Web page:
Friday 29 May 2015

Kooks, Krusaders and …

"By the early 1930s, Keynes and his followers felt a sense of urgency, almost of desperation, to get their ideas accepted. It became the hallmark of Keynes's coterie to regard every economist outside Cambridge as mad or stupid (…) The Keynesian position -- and this partly included Keynes -- was much more peremptory: error must be extirpated to prevent catastrophe." (Robert Skidelsky, here).

French Christians extirpating Jews. [A]
Sometimes respondents to blog posts add valuable insight, consciously or not, to the posts they comment on.

Take, for instance, this guy's comments (let's call him X) to a recent post in Mark Thoma's blog (for obvious reasons, I will not post the relevant links).

Before proceeding, let me be clear about my opinion on X: he seems to be intelligent, articulate, and educated; he is a believer in some kind of Keynesian economics; he is passionate, and probably sincere in his leftish beliefs (including his gut-level hatred towards Marxism and Marxists); the other side of that passion/sincerity coin is X's intolerance and zealotry -- extending well beyond Marxism -- which make him very vocal.

Readers, even if they have never crossed paths with X, may know the type (here is my fictional Klose Encounter of the Third Kind with one such character).

Thoma's original post appeared at 12:24 AM (his local time), a few days ago. Including title and date, it contains exactly 250 words, mostly from a long quote to an external article by another author. As is well-known, Thoma not only writes his own posts, but also refers his readers to others' writings. X's contributions were added to one such post.

X's first comment appeared at 05:02 AM; his last, at 02:58 PM, the same day: X devoted, at least partially, eight hours to evangelising the heathens.

The table below sums up the reaction that post generated (as of May 24, 07:59AM, AEST) and X's part of it and suggest a measure of X's personal involvement:

       Comments    %   |  Words    %
X          14      11  |  2,632    30
Total     126     100  |  8,945   100

Note: "Words" include automatically generated text: time
stamp, headings (A "said in reply to" B).

X's response alone represented 11 times Thoma's literary stimulus (250 words). That's what I call a Keynesian multiplier!

Beyond the funny side, that's telling, isn't it?


X's case offers insight in a deeper sense.

Prompted by a comment, in one of his interventions (an 802-word long comment that could qualify as a blog post in its own right) X offers a good summary of Keynes' thought and some of the reasons why "Austerians" oppose it.

He starts:
"Let's not be naive about all this. Conservatives regarded Keynesian economics as a socialist Trojan horse being wheeled into the academy by the reds in Cambridge, England (…) And the rich and privileged saw Keynesian economics as a direct attack on their personal bank accounts."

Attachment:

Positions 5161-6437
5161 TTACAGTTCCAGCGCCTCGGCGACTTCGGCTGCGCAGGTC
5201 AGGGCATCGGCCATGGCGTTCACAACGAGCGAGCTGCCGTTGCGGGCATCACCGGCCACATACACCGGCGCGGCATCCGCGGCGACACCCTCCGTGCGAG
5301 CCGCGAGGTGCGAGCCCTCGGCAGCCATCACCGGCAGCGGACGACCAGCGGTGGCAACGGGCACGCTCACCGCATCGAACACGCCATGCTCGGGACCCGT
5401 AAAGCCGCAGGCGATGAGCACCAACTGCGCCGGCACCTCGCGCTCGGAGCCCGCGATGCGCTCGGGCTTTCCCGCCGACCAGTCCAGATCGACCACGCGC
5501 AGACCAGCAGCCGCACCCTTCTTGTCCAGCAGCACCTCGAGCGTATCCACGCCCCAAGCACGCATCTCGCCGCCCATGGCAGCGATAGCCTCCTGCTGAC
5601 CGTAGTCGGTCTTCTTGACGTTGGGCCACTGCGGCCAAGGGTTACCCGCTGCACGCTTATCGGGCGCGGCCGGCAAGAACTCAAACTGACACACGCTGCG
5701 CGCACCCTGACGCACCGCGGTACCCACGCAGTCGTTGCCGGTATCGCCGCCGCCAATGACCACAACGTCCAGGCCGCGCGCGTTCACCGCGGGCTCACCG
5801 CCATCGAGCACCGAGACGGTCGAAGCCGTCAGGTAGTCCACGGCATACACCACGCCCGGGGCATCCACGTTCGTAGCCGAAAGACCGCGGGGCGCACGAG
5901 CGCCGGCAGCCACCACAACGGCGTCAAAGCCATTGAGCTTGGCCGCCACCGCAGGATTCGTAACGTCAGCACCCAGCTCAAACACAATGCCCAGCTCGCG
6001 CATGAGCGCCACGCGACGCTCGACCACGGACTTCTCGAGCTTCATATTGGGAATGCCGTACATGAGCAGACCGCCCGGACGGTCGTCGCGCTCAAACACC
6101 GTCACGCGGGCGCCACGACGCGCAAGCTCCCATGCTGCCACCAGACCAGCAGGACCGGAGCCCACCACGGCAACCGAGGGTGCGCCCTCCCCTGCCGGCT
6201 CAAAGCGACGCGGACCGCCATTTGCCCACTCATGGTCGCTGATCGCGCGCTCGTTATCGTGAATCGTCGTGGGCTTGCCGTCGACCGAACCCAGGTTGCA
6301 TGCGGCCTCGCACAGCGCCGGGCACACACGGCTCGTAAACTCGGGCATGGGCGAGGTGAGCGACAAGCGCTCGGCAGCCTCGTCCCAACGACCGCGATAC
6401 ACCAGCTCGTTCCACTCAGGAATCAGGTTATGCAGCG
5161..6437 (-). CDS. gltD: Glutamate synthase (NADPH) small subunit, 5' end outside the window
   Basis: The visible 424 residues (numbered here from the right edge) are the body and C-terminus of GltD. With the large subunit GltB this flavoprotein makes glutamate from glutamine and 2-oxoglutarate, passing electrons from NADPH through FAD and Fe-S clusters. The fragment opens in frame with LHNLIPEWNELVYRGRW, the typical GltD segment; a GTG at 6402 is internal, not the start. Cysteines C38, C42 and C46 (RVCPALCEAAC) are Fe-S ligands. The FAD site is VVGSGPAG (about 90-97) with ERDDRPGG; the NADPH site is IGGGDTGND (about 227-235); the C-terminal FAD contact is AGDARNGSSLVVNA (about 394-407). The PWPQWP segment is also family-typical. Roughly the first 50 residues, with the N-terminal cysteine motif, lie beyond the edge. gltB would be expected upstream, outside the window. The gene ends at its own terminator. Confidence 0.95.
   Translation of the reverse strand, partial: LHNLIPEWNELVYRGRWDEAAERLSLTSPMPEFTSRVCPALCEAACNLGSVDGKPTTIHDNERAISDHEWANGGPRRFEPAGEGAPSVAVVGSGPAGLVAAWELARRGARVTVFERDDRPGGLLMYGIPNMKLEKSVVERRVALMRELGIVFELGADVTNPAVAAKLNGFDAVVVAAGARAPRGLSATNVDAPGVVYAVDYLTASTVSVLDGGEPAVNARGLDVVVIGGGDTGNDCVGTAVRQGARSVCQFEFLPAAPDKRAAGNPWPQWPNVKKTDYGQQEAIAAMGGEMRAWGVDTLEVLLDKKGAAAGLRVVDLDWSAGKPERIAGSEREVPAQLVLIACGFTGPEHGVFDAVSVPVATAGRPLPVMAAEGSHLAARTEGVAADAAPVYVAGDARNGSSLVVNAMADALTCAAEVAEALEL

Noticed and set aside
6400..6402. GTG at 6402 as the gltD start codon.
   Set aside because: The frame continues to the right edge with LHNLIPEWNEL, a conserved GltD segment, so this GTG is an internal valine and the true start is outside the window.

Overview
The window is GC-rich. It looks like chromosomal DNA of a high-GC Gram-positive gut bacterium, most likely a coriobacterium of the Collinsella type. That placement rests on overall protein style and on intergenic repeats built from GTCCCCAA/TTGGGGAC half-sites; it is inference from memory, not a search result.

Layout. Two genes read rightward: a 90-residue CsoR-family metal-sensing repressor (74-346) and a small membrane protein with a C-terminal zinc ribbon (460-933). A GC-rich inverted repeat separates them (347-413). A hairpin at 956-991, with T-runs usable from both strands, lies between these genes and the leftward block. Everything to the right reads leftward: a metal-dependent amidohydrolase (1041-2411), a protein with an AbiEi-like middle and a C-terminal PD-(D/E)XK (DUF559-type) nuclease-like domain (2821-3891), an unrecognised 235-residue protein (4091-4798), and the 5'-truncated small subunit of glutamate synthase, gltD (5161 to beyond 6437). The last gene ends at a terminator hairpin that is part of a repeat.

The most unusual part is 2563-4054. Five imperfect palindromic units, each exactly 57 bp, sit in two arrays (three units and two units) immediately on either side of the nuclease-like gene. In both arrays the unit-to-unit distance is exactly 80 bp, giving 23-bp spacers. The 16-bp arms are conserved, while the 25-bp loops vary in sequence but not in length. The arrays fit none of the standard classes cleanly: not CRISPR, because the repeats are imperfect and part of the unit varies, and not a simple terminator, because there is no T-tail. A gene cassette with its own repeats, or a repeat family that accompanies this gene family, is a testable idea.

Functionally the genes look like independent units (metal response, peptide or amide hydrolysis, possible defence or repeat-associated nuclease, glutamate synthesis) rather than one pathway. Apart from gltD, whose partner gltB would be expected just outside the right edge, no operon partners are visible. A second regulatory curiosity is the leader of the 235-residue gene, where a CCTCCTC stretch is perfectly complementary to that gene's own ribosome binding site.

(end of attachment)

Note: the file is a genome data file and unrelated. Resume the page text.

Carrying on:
Then, X gives a brief but intelligent overview of Keynes' argument, at least as seen by X. For brevity's sake, I'll omit it here entirely.

X (remember: himself a leftist of sorts) adds:
"Keynes was rhetorically deft at softening the blow of his radical proposals by considering them as a more conservative alternative to full-blown socialism".
After a long quote from the Master, X concludes:
"Because the global context in which Keynes was writing was one in which there was a politically powerful state socialist alternative to his left, Keynes was able to present his more moderately semi-socialist position as 'moderately conservative'. But of course, this rhetoric was not likely to be compelling to the banking and financial class, the rentier class and other high-flying capitalist entrepreneurs and industrial barons (…)."
It's not the first time I hear that. Frankly, I didn't buy it then, and I don't buy it now. But, for the sake of the argument, let's assume X's views: Keynes was selling his actually "semi-socialist position" as "moderately conservative" to "the rich and privileged" to cajole them into the Diet Coke of socialism.

Can you blame "the rich and privileged" for rejecting Keynes' position?

I, however, suspect X -- giving him the benefit of the doubt -- is innocently selling Keynes' actually "semi-conservative" position as "moderately socialist" to the working people, to cajole us into accepting something capitalists did not (and never will) accept: at best, futile, at worst, suicidal.

Can you blame us for rejecting Keynes' position?

And that's the thing with X: in his argument there is no reference whatsoever to the invisible working people; apparently he assumes we must accept his Revelation -- actually, his version of his Lord's Gospel -- in blind faith. When we don't, his wrath and that of the Lord befalls upon us.

(From Verdi's "Messa da Requiem", conductor Claudio Vandelli, New Russia State Symphony Orchestra)


To put X in perspective. He may be annoying, fanatical, and ultimately irrational, but at least he is literate. How much worse are those who pontificate with the same feverish zeal, but with no knowledge?

Incidentally, now it's Prof. David Ruccio's turn to endure one such missionary. Looking at the bright side, at least one thing is appropriate: this person's nom-de-guerre is CardiffKook.

Priceless! See now how you can gain insight from your commenters?

31/05/2015. Added the video.

Image Credits:
[A] "French Jews are being executed by burning" (c. 1410). Author: Unknown. This image is in the public domain. Source: Wikipedia.

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